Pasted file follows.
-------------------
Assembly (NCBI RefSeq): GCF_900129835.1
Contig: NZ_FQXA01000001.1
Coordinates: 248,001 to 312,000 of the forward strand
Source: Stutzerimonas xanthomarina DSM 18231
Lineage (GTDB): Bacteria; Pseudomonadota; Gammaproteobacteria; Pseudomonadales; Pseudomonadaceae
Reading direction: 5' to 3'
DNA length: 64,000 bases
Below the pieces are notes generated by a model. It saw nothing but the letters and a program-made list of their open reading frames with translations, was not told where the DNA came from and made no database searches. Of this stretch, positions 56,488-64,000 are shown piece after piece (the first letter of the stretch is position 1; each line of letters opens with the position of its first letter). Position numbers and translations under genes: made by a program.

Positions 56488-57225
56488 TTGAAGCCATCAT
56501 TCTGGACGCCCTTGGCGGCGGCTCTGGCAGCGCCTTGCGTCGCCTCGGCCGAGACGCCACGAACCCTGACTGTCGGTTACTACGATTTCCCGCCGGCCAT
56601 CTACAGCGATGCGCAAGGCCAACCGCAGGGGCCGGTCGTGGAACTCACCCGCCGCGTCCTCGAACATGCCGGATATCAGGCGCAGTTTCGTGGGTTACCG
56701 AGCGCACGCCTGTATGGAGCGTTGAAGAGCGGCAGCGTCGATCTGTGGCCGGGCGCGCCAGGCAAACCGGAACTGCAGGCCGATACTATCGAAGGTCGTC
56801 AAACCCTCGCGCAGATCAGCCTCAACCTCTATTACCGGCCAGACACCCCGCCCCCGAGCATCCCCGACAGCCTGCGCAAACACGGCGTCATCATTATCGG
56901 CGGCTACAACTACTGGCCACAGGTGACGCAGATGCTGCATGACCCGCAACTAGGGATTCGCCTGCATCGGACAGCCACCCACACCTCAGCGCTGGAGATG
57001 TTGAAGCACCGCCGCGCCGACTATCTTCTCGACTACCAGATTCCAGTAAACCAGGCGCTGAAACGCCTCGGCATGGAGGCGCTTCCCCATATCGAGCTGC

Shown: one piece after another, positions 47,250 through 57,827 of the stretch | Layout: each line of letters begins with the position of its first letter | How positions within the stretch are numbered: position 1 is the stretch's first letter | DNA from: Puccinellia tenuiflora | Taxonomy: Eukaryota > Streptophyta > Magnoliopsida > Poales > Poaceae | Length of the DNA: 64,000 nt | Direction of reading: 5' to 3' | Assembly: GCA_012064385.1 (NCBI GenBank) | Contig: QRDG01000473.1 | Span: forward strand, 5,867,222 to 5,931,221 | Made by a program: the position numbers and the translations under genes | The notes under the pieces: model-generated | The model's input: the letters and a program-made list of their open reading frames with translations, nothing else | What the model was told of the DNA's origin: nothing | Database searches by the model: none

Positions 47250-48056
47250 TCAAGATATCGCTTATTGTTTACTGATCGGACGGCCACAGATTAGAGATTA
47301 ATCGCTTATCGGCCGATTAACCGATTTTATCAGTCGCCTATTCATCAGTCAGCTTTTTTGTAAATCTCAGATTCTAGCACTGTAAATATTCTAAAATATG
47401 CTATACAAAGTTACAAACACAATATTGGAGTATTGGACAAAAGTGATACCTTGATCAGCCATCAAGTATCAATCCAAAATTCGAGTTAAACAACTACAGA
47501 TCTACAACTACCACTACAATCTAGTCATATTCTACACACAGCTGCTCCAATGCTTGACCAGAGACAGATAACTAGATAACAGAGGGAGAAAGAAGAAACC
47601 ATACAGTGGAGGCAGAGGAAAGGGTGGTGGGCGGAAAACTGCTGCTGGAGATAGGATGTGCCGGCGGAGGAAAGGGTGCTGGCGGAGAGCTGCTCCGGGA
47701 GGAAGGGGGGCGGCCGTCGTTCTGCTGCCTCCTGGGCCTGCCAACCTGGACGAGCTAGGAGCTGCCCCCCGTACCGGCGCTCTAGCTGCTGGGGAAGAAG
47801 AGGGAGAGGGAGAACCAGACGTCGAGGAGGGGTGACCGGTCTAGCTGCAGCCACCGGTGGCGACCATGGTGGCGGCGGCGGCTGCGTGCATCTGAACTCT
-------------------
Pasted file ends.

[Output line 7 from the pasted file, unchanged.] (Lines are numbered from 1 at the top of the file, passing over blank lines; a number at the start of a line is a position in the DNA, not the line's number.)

DNA length: 64,000 bases